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Elektra Lever Machines - John Manzo's Review
Posted: September 6, 2007, 10:30pm
review rating: 8.8
feedback: (1) comments | read | write
Elektra Lever Machines
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Arrow The Elektra Lever Machines has 19 Reviews
Arrow The Elektra Lever Machines has been rated 8.93 overall by our member reviewers
Arrow This product has been in our review database since November 9, 2003.
Arrow Elektra Lever Machines reviews have been viewed 126,385 times (updated hourly).

Quality Reviews
These are some of the best-written reviews for this product, as judged by our members.
Name Ranking
Nick Kitchener 9.00
John Manzo 8.83
Bill Way 8.50
Barry Popma 8.20
Gustav Stanowitz 8.00

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Ratings and Stats Overall Rating: 8.0
Manufacturer: Elektra Quality: 8
Average Price: $1,350.00 Usability: 8
Price Paid: $1,400.00 Cost vs. Value 6
Where Bought: Cappuccino King, Calgary Aesthetics 10
Owned for: 6 months Overall 8
Writer's Expertise: I love coffee Would Buy Again: Yes
Similar Items Owned:
Bottom Line: It's quirky, but it's a gorgeous machine that makes superb espresso and has one of the best steam wands you'll ever use.
Positive Product Points

-makes superb espresso when used properly.
-allows fantastic milk frothing, almost foolproof.
-since the lever "does the work," it is possible to pull shots and steam milk at the same time without ANY attention to espresso extraction, nothing to turn off or watch.
-it's a completely beautiful piece of equipment.

Negative Product Points

-I could have bought an excellent HX machine for the price I paid- was hamstrung by only having one local supplier, added to inherently higher Canadian prices.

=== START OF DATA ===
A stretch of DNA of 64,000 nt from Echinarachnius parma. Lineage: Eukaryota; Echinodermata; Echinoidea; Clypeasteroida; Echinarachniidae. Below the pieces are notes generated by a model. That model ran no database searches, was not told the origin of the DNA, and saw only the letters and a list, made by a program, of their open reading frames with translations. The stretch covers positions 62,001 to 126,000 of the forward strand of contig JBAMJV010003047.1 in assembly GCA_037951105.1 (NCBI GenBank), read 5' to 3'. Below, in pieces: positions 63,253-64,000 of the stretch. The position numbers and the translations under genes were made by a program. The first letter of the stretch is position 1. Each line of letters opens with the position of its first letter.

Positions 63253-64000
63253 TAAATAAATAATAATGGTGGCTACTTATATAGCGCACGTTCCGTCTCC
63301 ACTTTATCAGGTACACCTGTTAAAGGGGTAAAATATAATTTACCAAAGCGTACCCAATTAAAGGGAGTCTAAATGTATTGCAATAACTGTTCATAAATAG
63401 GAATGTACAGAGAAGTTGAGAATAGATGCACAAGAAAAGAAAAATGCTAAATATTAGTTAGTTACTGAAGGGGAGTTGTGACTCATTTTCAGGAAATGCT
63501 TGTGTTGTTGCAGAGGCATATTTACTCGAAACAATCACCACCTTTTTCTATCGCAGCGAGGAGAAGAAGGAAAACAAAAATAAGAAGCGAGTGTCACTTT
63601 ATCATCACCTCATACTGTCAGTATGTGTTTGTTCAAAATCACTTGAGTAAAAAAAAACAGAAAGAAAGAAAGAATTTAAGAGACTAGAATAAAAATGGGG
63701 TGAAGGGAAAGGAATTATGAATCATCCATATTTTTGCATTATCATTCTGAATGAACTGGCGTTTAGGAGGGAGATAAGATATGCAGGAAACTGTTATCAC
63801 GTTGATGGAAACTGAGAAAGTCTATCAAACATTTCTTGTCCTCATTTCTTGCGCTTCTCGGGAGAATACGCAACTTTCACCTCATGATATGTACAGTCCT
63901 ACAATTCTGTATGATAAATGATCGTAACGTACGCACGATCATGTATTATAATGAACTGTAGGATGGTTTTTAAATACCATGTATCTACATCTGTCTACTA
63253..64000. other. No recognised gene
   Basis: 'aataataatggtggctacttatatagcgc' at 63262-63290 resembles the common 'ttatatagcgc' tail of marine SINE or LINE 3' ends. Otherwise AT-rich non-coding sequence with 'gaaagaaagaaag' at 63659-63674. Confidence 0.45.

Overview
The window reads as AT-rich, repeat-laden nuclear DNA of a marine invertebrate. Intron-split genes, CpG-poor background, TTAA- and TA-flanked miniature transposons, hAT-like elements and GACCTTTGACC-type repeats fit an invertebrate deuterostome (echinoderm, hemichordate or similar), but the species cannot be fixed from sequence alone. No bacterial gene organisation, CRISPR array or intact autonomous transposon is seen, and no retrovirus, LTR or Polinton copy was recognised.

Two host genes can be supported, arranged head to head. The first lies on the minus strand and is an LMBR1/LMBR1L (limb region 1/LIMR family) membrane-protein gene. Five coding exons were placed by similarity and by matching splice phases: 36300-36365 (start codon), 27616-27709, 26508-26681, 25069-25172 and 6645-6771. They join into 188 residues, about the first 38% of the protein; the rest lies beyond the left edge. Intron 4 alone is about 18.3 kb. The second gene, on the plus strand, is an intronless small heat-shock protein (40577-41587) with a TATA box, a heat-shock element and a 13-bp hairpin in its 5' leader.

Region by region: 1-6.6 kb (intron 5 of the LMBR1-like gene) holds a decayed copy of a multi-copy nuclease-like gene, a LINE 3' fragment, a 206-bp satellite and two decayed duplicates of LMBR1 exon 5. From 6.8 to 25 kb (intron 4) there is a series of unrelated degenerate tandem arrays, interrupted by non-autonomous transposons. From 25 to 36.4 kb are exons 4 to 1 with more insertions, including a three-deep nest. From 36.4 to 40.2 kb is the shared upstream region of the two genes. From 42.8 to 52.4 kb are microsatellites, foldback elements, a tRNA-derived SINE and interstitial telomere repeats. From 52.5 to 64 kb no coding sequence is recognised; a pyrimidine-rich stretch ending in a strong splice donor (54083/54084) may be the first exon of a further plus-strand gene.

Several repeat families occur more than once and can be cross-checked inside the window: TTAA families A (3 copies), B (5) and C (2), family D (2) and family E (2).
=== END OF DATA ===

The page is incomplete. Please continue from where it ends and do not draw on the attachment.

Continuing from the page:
-machine cannot be left on constantly, and warm-up is slow when the machine is cold (eg in the morning).
-other mechanical quirks can be really annoying- non-standard PF, PF sneeze, immovable steam arm, all characterful but all annoying at times.
-form factor is really hard to work around given its height.

Detailed Commentary

I've now owned me EMCaL for six months and am in a position to write a review for it. I purchased this machine after having researched several HX machines in the same price range (Bezzera BZ02, ECM Giotto, etc) to replace my Brasilia Lady. I'd been getting more and more into latte art and was desperate for an HX so that I could steam immediately after pulling a shot instead of doing the convoluted switchover for my single-boiler, non-HX Lady. I came across Mark Prince's detailed review of the EMCaL and realised that, given our domestic pattern here (I have three espressos per day, generally; my partner has two, generally) and the fact that even when we entertain I've never made more than, say, three or four espresso-based drinks, is an HX my best option? What about a really, REALLY good lever machine that could satisfy my interest in latte art, bang out a relatively small number of drinks per day, and "stand out" from the generic look of most e61 clones?